Xavier Dolan’s It’s Only The End Of The World is an intense, melodramatic family drama around the lunch table.
Homecomingby Alexa Dalby
CAUTION: Here be spoilers
Xavier Dolan’s It’s Only The End Of The World is a vision of hell as other people. After twelve years’ absence in Paris, 34-year-old successful playwright Louis returns to see his family in the French countryside, intending to tell them he is dying of an AIDS-related illness. His voiceover on the plane journey there confesses that he’s fearful but wants to be the master of his life – though he’s sceptical that he will be able to achieve it by seeing them. But this apparently simple act of returning, instead of bringing the reconciliation and closure he may have envisaged, unleashes his family’s years of resentment at the distance he put between them and an outpouring of the emotions that may have driven him away in the first place.
It’s a starry French cast. Gaspard Ulliel’s Louis is sensitive, he listens quietly to everyone talking at him and in the end says little. Perhaps he realises that after all there is nothing he can say. Nathalie Baye is his over-the-top widowed mother, desperate to have her prodigal son back and keep all her family close to her. Léa Seydoux is Suzanne, his ‘pothead’ younger sister who was too young to know him when he left home, now longing to get to know him at last. She has kept all his postcards – the only way he communicated with them since he left. Vincent Cassel is his aggressive, unsympathetic brother, Antoine, who seems to violently resent him. Catherine, played by Marion Cotillard, is the wife Antoine dominates, the only outsider present at the close family lunch, but also the only person with whom Louis is able to make a connection during the day.
As the three courses of the extended Sunday lunch are prepared and eaten, the family bickers constantly among themselves; unrestrained anger breaks out often and noisily. As Antoine takes Louis to see their old house, a symbol of what he left behind – his mother having moved to the current house since he last lived with her there – he an explodes with vituperative mockery at Louis.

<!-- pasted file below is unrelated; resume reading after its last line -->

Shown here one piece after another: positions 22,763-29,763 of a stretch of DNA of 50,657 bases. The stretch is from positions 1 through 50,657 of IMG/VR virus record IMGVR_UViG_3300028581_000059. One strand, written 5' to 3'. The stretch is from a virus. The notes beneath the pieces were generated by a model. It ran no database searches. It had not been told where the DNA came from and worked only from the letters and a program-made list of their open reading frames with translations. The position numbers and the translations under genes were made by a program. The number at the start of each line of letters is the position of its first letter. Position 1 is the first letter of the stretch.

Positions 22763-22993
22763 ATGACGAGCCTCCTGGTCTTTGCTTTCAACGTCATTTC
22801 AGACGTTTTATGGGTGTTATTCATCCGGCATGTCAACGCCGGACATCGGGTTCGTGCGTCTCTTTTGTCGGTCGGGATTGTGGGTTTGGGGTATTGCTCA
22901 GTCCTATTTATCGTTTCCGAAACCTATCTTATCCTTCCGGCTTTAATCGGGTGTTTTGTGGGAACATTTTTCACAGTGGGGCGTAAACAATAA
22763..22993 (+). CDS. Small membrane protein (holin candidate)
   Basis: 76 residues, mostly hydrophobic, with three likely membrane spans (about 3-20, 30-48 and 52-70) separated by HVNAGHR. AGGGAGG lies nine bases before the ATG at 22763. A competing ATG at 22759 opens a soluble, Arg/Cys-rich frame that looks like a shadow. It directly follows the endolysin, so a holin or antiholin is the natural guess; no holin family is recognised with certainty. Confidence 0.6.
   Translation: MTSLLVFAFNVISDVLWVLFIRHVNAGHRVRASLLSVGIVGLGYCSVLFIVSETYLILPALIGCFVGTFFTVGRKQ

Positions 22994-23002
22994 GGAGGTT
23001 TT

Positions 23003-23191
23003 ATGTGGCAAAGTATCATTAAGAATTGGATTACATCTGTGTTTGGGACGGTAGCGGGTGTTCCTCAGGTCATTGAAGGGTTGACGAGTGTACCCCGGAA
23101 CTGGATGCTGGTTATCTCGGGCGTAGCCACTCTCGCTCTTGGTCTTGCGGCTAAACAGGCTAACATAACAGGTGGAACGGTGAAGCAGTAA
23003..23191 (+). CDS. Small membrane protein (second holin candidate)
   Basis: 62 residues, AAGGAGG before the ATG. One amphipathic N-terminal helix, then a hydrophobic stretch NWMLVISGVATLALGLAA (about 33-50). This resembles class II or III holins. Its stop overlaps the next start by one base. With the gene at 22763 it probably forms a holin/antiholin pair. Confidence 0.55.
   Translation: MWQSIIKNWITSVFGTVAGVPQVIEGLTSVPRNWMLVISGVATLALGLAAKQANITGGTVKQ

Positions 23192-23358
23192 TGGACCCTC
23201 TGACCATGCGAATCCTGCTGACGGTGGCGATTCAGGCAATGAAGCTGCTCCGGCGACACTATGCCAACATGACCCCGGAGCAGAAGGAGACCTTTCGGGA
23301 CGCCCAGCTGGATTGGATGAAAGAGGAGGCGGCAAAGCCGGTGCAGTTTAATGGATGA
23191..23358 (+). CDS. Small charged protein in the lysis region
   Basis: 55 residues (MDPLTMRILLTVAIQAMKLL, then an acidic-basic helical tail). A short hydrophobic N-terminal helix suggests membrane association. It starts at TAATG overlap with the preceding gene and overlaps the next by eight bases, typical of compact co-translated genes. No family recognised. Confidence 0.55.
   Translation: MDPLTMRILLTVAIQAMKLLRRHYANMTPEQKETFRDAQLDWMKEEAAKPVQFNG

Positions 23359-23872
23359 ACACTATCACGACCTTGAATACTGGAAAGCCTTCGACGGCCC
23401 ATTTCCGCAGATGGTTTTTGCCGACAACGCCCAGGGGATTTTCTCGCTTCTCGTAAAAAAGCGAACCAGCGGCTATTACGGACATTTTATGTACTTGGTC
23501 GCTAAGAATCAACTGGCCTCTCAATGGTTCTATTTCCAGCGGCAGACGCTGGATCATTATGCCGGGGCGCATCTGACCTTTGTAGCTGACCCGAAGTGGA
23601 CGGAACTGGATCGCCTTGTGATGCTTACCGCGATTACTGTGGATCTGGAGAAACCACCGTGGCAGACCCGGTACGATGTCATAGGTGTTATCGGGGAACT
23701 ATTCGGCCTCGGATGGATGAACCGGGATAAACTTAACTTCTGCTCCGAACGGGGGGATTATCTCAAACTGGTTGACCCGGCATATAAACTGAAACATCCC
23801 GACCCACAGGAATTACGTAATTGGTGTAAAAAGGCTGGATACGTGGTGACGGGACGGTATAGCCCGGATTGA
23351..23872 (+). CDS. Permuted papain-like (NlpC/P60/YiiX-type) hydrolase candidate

For most of the film, Canadian Dolan brings his camera tight in for extreme closeups on the characters’ faces. The camera holds frames in slow motion, slow pans and background music soars at emotional moments. It’s stunning, stylised and intense, conveying the characters’ histories, their memories, sadness and maybe love. The image of a bird that has killed itself by flying into a window sums up the success or otherwise of Louis’s journey. Ulliel creates an involving central character but the repetitive shouting is at times excessive and the film betrays its stage origins – it’s based on the play by Jean-Luc Lagarce, who was recognised as one of France’s foremost modern playwrights only after his untimely death from an AIDS-related illness in 1995.
It’s Only The End Of The World won the Grand Prix at the Cannes Film Festival, screened at the 60th BFI London Film Festival and is released on 24 February 2017 in the UK.